Securities: A House subcommittee hears calls against & of support for arbitration (Web)

Securities:  A House subcommittee hears calls for abolition of, and voices of support for, arbitration.
 
Securities arbitration either needs to be reformed--or it serves the public and the markets well. 
           
That’s the gist of Washington testimony on Thursday at hearings in front of the House Committee on Financial Service’s subcommittee on Capital Markets, Insurance and Government Sponsored Enterprises.
 
The subcommittee has posted the testimony of eight securities arbitration experts, as well as a statement by the subcommittee’s ranking Democrat, here: 
 
http://financialservices.house.gov/hearings.asp?formmode=detail&hearing=362&comm=
 
At the hearing, titled "A Review of the Securities Arbitration System," industry experts said the system works, while critics called for an overhaul.
 
Securities arbitration, explained Rep. Paul E. Kanjorski, of Pennsylvania, the subcommittee’s senior Democrat, has grown since the U.S. Supreme Court ruled in 1987 that brokerage firms could compel customers to arbitrate claims “in an industry-sponsored forum as a condition of opening a brokerage account,”  referring to Shearson/American Express, Inc. v. McMahon, 482 U.S. 220, 242 (1987).
 
The system has come under attack because of arbitrators’ industry ties.  Most securities arbitrations take place before a three-member panel, only one of whom may be a Wall Street employee.  Critics charge the so-called public arbitrators aren’t far enough removed from their old securities jobs. 
 
Kanjorski said he hoped the subcommittee also would examine conflicts disclosures, and the proceedings’ mandatory nature.
 
In his opening remarks, Kanjorski said, “there is nothing inherently wrong with arbitration per se.  It can prove to be a more efficient and less expensive dispute-resolution mechanism than courtroom litigation. However, for arbitration to work well and to foster investor trust, it must be fair.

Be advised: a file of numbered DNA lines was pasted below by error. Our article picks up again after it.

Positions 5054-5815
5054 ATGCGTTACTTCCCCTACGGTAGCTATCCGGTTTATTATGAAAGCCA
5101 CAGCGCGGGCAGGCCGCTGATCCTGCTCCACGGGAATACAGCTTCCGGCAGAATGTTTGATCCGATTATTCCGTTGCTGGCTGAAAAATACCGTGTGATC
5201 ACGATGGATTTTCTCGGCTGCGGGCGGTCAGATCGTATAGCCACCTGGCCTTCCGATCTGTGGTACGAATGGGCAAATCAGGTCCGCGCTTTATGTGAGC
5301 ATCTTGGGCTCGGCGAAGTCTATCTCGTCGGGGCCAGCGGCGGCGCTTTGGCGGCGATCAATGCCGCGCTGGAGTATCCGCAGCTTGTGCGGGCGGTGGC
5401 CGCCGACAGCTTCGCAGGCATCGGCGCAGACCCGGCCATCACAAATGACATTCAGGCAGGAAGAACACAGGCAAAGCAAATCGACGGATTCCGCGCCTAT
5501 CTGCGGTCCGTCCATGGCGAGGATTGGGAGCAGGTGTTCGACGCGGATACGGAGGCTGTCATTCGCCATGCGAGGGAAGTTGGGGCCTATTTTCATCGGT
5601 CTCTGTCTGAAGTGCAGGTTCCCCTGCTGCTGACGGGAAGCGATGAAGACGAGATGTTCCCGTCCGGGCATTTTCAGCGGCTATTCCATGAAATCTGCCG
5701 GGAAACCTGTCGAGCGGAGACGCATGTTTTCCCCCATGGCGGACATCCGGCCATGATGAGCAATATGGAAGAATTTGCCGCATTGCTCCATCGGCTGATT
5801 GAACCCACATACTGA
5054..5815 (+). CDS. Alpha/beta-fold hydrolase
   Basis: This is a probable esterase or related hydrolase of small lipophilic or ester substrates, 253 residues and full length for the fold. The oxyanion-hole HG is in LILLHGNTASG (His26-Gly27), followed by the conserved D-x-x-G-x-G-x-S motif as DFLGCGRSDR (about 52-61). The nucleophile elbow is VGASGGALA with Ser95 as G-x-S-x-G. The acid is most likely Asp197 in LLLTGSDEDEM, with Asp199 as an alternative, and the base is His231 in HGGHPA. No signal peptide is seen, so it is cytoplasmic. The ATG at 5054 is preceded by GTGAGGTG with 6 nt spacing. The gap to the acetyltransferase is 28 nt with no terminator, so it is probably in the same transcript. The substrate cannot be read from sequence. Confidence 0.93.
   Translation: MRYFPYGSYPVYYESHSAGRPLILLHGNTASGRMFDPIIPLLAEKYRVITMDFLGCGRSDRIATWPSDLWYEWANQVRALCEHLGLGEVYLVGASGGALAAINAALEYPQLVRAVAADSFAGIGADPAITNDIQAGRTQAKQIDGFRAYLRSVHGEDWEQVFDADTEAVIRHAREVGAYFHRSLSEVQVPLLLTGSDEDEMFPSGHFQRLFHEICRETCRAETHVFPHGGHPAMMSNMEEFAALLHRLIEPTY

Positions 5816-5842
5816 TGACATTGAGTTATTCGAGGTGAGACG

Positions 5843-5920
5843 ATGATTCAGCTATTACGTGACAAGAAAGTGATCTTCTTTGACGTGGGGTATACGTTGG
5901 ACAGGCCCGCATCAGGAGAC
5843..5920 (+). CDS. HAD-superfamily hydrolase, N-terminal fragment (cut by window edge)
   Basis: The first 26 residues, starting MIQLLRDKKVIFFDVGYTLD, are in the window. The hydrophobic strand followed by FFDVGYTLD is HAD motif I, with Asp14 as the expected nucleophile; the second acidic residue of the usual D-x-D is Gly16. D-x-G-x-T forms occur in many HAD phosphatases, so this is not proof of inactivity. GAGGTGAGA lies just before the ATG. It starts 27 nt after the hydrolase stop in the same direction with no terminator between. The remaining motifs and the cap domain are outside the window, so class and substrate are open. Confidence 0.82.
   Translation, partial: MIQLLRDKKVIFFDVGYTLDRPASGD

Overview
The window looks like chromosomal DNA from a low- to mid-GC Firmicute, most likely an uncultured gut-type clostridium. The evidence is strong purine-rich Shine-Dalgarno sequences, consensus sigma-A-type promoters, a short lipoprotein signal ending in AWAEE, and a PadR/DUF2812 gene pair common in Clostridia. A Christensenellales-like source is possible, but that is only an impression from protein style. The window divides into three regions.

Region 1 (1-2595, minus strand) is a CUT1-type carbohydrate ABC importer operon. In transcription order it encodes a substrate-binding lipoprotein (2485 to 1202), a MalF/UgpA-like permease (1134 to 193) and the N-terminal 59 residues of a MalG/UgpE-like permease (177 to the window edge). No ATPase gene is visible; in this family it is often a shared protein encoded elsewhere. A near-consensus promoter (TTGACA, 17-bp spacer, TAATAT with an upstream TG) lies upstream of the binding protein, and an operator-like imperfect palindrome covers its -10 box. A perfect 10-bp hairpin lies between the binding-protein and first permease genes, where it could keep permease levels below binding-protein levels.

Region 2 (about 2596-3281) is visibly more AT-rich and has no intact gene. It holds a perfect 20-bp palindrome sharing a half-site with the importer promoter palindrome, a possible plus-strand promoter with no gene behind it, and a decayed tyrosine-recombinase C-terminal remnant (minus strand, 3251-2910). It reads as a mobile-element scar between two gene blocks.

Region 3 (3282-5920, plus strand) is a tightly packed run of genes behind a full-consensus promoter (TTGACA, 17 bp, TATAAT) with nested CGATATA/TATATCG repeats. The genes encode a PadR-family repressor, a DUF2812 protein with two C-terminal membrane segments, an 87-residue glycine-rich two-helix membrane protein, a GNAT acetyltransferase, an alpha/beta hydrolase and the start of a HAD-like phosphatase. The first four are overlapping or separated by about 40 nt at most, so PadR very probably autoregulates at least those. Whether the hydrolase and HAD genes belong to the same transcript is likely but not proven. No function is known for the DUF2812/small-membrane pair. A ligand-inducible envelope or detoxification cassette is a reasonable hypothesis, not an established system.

The hearing panel was brought in to help the subcommittee “understand how arbitration works and whether there is a need for statutory, regulatory, or procedural reforms,” he said, adding that he was approaching “these matters with an open mind.”

That might not be the case for most of the rest of the 49-member subcommittee.  Fewer than five members attended the hearings, reports the March 19 Wall Street Journal; the article notes that chairman Richard Baker, R., La., “left just a few minutes after the hearing started.”  The article says that Barney Frank, D., Mass., told the hearing participants that the subcommittee members had sent aides to take notes on the proceedings.

Testimony highlights include:

  • William Galvin, Massachusetts’ chief securities regulator, said that small investors’ confidence in the securities markets has been shaken, and the dispute resolution process is “fundamentally flawed.”  The Journal reported that Galvin had encouraged Frank, who is a member of the House Financial Services Committee but not the subcommittee, to h old the hearings.
  • Linda D. Feinberg, president of NASD Dispute Resolution, told the subcommittee that mediation and arbitration were more cost effective than litigation, and that the NASD reviews its arbitration program processes “continuously” to “promote transparency to investors, improve the quality of arbitration, and ensure the integrity of the arbitration process.”  She added that NASD Dispute Resolution expects to present to its board soon amendments to the definition of public arbitrator that would ban from its roster neutrals who work for a nonsecurities-related entity that is affiliated with a broker-dealer. 
  • St. John’s University School of Law Prof. Michael A. Perino, who wrote an extensive report three years ago on the securities industry’s self regulatory system for the SEC, said that the “available evidence does not suggest that the heavily regulated securities arbitration system has any apparent pro-industry bias.”  But he added that the industry needs to continue to monitor the processes’ impartiality.
  • Karen Kupersmith of the New York Stock Exchange described how the market administers arbitration, and noted that regardless of outcome, arbitrators with three or more customer complaints within a five-year period are removed from the neutrals’ pool.
  • Since the adoption of the Securities Industry Conference on Arbitration’s Uniform Code of Arbitration, said veteran securities arbitrator and mediator Constantine N. Katsoris, a law professor at Fordham University School of Law in New York, more than 100,000 arbitrations have been filed at the self-regulatory organizations.  “Has justice been achieved in every one of those 100,000 cases?” he asked.  “Certainly not; but, I don’t know of any dispute resolution system that has an unblemished record in this regard – and that includes our own court system.”